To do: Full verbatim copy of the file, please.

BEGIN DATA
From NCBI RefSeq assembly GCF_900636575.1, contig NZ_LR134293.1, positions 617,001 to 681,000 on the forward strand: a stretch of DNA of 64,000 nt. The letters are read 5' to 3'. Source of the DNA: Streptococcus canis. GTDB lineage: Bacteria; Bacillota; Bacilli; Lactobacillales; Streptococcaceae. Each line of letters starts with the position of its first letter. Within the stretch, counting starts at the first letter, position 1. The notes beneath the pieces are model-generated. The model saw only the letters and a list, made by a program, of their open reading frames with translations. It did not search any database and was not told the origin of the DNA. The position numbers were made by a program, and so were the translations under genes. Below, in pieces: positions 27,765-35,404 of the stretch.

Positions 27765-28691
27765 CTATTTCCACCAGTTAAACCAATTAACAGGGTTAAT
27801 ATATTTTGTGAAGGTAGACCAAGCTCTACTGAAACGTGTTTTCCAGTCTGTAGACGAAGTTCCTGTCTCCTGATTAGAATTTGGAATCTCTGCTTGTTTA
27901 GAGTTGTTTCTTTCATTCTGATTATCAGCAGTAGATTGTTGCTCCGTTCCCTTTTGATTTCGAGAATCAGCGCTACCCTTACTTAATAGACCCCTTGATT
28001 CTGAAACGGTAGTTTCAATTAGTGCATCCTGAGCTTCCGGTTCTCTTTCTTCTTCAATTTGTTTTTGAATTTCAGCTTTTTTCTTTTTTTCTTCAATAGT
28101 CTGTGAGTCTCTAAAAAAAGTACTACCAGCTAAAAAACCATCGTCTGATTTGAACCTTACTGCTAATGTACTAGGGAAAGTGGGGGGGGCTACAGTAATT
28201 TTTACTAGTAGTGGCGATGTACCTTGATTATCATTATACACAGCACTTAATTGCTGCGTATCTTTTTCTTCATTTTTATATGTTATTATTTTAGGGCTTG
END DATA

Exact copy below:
From NCBI RefSeq assembly GCF_900636575.1, contig NZ_LR134293.1, positions 617,001 to 681,000 on the forward strand: a stretch of DNA of 64,000 nt. The letters are read 5' to 3'. Source of the DNA: Streptococcus canis. GTDB lineage: Bacteria; Bacillota; Bacilli; Lactobacillales; Streptococcaceae. Each line of letters starts with the position of its first letter. Within the stretch, counting starts at the first letter, position 1. The notes beneath the pieces are model-generated. The model saw only the letters and a list, made by a program, of their open reading frames with translations. It did not search any database and was not told the origin of the DNA. The position numbers were made by a program, and so were the translations under genes. Below, in pieces: positions 27,765-35,404 of the stretch.

Positions 27765-28691
27765 CTATTTCCACCAGTTAAACCAATTAACAGGGTTAAT
27801 ATATTTTGTGAAGGTAGACCAAGCTCTACTGAAACGTGTTTTCCAGTCTGTAGACGAAGTTCCTGTCTCCTGATTAGAATTTGGAATCTCTGCTTGTTTA
27901 GAGTTGTTTCTTTCATTCTGATTATCAGCAGTAGATTGTTGCTCCGTTCCCTTTTGATTTCGAGAATCAGCGCTACCCTTACTTAATAGACCCCTTGATT
28001 CTGAAACGGTAGTTTCAATTAGTGCATCCTGAGCTTCCGGTTCTCTTTCTTCTTCAATTTGTTTTTGAATTTCAGCTTTTTTCTTTTTTTCTTCAATAGT
28101 CTGTGAGTCTCTAAAAAAAGTACTACCAGCTAAAAAACCATCGTCTGATTTGAACCTTACTGCTAATGTACTAGGGAAAGTGGGGGGGGCTACAGTAATT
28201 TTTACTAGTAGTGGCGATGTACCTTGATTATCATTATACACAGCACTTAATTGCTGCGTATCTTTTTCTTCATTTTTATATGTTATTATTTTAGGGCTTG